It’s inevitable and we all do it at some point or another when traveling– we unintentionally embarrass ourselves with a seemingly innocent and familiar gesture. I know I’ve been guilty of it on more than a few occasions. Who doesn’t love to take a sweet thumbs up photo in front of an amazing location? However, if you’re passing through certain countries, you might want to reconsider. As humans, we not only communicate verbally, but we express ourselves with facial inflections, gestures and body language, as well. Needless to say, it’s important that we learn and utilize mannerisms that are politically correct, respective to each culture we visit.
Here are the top 5 most commonly misused gestures that I wish someone had told me about when I got my passport:
1. Thumbs Up
Generally seen as “cool” or a sign of approval in the United States…or perhaps a roadside request for a lift in various parts of the world, but you might get a different reaction from the locals should you be in Thailand, Greece, Iran or Afghanistan. Thumbs up in these countries are viewed as profane, and in some places, like giving the ‘bird’. On the contrary, it is known as “money” in Japan or “zero” in France.
This one can get you in some trouble if you aren’t aware of the direction your palm is facing when you make a peace sign. In the U.K., Australia and some Commonwealth countries, a peace sign with the palm facing inwards is taken as a insult similar to “up yours”. However, the palm out gesture is widely accepted around the world…most notably, in Asia.
Things are definitely not OK when using this common gesture in Brazil, Turkey and Germany. This is quite possibly the most difficult one for me to remember when overseas. How else am I to articulate how delicious my mouthful of food is when the waiter asks how my meal tastes (with impeccable timing, of course) ? No, the last thing you’d want to convey to a person in charge of your food, is that you think he or she is an asshole…Unless, perhaps they are, and you are feeling rather cantankerous.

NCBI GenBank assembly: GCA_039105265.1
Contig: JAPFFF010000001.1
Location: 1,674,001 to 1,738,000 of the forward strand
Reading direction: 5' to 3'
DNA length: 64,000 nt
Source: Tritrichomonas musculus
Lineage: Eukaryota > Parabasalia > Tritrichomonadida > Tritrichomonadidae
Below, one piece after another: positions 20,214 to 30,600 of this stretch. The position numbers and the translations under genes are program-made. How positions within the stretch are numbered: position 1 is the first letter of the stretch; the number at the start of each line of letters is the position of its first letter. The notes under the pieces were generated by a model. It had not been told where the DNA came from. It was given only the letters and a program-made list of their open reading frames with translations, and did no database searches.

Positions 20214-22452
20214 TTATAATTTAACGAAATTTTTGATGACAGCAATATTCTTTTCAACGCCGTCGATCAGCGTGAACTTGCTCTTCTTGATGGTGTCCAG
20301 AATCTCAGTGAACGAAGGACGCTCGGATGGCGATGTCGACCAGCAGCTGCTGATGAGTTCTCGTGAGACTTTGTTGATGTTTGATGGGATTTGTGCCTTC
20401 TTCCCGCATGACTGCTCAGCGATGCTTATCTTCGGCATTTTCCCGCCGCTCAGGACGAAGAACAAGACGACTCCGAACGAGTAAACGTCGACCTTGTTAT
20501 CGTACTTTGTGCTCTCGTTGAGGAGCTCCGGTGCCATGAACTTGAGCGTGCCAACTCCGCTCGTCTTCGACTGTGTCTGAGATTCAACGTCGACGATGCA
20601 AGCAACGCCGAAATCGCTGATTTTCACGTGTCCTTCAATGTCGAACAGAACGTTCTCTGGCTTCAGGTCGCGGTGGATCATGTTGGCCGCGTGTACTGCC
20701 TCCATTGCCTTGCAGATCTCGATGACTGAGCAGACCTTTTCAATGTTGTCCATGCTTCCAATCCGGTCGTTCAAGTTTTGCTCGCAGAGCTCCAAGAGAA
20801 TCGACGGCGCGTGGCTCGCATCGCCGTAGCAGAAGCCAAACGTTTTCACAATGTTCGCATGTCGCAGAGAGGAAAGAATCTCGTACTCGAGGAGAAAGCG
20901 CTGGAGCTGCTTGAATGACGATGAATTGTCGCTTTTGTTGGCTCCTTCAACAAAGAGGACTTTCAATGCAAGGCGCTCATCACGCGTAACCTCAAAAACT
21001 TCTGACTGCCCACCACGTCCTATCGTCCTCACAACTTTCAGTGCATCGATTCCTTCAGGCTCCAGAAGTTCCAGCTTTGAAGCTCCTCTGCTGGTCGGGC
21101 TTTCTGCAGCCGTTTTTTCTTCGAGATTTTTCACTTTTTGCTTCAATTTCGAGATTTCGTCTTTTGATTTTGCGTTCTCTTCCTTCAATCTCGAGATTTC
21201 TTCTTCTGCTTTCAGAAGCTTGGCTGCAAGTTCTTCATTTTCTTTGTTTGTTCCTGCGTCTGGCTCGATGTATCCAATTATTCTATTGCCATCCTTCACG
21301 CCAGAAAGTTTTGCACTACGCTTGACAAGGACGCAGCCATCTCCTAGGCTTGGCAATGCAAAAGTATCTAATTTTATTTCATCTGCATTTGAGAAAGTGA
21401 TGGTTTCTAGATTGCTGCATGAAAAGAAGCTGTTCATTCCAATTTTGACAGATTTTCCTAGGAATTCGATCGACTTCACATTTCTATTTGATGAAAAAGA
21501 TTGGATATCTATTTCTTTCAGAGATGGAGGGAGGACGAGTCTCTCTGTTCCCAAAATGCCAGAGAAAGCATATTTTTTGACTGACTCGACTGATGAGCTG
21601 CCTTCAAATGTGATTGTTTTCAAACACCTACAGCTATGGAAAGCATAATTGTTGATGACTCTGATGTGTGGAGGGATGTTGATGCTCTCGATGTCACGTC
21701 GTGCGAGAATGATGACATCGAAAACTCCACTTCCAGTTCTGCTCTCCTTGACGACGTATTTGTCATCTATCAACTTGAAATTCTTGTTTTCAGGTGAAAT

4. Pointing & Summoning
Generally, none of us get particularly warm and fuzzy when someone points at you or summons you by curling in their index finger with their palm facing up. (Insert random memory of mom scolding me in public as a kid) This is a pretty common feeling amongst many cultures, however, not as obvious to some. It’s considered rude in China, Slovakia, Malaysia, East Asia, Singapore, the Philippines, and many other countries around the globe. Should you wish to beckon someone, it is more appropriate to keep all fingers together and with the palm facing down, scoop your fingers in a scratching motion. If you wish to point at something, offer a palm up gesture in the direction of which you wish to draw attention to, keeping all fingers together. Think Vanna White! Its safe to assume that it will garner you a more pleasant response, no matter where you go.
5. Yes Means No
Imagine your frustration when asking someone if they could help you with directions in Bulgaria or certain parts of the Middle East, only to have them nod ‘yes’ and then walk away! A nod up and down of the head in many cultures would indicate an affirmative or positive response, however, this gesture means the exact opposite in other parts of the world. Good to know for the next time that creepy guy at the bar in Bulgaria asks to buy you a drink.
Highway 41 | Fresno, CA
Photos by Richie Chance
DeniSeptember 24, 2016 at 17:09
I didn’t even realize that nodding your head “yes” would mean the opposite in some countries! That would’ve been a strange experience to have happen to you! When I first clicked on the post, I fully expected to read about Americans talking loudly or something along those lines. There’s been a couple of times in Europe, where I’ve had very rude experiences, only to have a complete 180 once I volunteered the fact that I’m Canadian, not American! Anyways, great post! Can’t wait to read more of your tips & your adventures!!
DeziStyleSeptember 25, 2016 at 23:55
Thanks Deni. I learned the hard way with some of these gestures! I always find it so interesting to learn about other cultural norms though, so I had to share. I’ve also heard about the difference of experiences between Canadians and Americans. Although I currently live in the United States, I was born in Switzerland so I used to rock the Swiss flag on my backpack when traveling abroad and I can’t help but feel that it may have created a slightly better experience. Funny how things work sometimes. Thanks for sharing with me! 🙂